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Wood Flooring Q&A: Double-Staining Facts

Doing a second coat of stain without sufficient dry time before coating can result in trapped solvents that create white lines along board edges (like these), or adhesion issues such as peeling and delamination. (Photo courtesy of DuraSeal)
Doing a second coat of stain without sufficient dry time before coating can result in trapped solvents that create white lines along board edges (like these), or adhesion issues such as peeling and delamination. (Photo courtesy of DuraSeal)

Is it ever OK to double-stain a wood floor?

Toby Merrill, senior technical and training specialist at Cleveland-based DuraSeal, answers:

Generally speaking, there are three situations where you may want to apply a second coat of stain: when the first coat is too light, when the first coat of stain is uneven, and when you are intentionally layering stain color.

In the first scenario, the stain color is too light. Maybe you stained the floor, and the homeowner said it was too light, so you put on another coat of the same color, expecting it to be darker. To try to get it darker, you leave it on heavier or longer. This may or may not work, depending on the brand of stain you are using. Rather than take the chance of wasting time and product on a second coat, your best bet is to resand the floor and stain with a darker stain or water-pop the floor first before staining. If you stained the floor medium brown and it isn't dark enough, the solution isn't another coat of medium brown, it may be a move to a darker shade, such as ebony. Additionally, leaving any extra stain on the floor can cause problems with finish adhesion.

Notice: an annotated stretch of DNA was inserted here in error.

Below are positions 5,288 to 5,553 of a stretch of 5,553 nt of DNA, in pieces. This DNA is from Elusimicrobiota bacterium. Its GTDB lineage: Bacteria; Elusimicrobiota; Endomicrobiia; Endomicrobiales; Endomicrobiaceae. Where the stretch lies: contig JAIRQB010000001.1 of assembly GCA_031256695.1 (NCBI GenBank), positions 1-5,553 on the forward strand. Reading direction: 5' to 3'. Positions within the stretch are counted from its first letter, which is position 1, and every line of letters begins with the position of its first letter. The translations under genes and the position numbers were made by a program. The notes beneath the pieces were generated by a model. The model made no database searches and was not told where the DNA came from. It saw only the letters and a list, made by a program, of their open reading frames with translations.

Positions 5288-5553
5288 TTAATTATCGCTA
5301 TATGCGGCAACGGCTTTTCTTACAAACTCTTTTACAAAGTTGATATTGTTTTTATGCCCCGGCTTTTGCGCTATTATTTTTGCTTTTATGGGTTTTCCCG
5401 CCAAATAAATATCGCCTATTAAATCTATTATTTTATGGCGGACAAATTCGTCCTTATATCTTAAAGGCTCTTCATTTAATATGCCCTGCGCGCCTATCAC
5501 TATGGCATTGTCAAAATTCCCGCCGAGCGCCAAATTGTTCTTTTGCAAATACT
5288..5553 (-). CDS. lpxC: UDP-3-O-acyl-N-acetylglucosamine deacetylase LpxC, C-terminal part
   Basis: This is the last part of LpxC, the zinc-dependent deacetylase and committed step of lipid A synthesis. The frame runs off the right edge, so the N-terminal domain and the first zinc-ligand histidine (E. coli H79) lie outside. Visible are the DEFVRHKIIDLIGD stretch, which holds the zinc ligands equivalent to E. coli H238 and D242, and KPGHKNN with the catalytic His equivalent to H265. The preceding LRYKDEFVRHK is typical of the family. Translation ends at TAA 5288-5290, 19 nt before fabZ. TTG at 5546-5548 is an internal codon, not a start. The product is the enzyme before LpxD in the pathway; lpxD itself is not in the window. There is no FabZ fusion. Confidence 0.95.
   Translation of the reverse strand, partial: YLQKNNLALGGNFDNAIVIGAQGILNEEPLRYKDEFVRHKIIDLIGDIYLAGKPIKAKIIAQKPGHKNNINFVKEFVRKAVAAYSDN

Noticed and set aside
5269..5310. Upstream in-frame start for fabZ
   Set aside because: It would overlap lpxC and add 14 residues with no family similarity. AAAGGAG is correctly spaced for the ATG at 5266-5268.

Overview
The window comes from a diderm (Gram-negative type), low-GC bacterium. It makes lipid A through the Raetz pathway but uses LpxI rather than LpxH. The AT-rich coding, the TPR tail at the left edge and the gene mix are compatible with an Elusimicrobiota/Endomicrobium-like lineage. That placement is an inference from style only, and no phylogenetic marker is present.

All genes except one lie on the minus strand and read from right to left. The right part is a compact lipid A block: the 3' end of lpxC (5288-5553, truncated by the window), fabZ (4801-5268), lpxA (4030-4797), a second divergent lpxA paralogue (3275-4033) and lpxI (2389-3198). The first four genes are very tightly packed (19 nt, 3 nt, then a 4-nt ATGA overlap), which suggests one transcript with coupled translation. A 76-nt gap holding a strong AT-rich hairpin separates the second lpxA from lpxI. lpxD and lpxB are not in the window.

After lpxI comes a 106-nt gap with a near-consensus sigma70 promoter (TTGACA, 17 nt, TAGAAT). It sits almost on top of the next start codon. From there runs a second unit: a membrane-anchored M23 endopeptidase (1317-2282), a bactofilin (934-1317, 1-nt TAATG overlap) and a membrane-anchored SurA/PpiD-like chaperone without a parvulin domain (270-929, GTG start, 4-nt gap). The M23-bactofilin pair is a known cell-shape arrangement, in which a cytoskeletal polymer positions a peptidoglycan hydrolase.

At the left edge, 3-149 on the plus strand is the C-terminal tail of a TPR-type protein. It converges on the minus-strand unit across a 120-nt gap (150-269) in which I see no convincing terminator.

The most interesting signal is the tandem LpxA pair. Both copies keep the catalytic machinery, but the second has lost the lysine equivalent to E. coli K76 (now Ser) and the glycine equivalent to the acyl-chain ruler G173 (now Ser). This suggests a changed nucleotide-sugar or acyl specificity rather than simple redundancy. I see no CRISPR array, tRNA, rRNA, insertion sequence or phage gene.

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In the second scenario, the first coat of stain is uneven because it went on too thin, possibly from buffing it on too thin or trying to spread the stain too far. In that case, another coat of stain (after the appropriate dry time) might even out the color, especially when you are using a lighter color. It's important to remember, though, that a second coat of stain will NOT hide sanding marks.

In the last scenario, you are intentionally planning to layer different stain colors for a custom effect. In those situations, always apply the lighter color first, because it has fewer pigments. Then wait as long as necessary before applying the second, darker coat. Depending on the stain, you might want to abrade with a maroon pad between the two coats (if the stain is a combination stain/sealer, abrading is a good idea).


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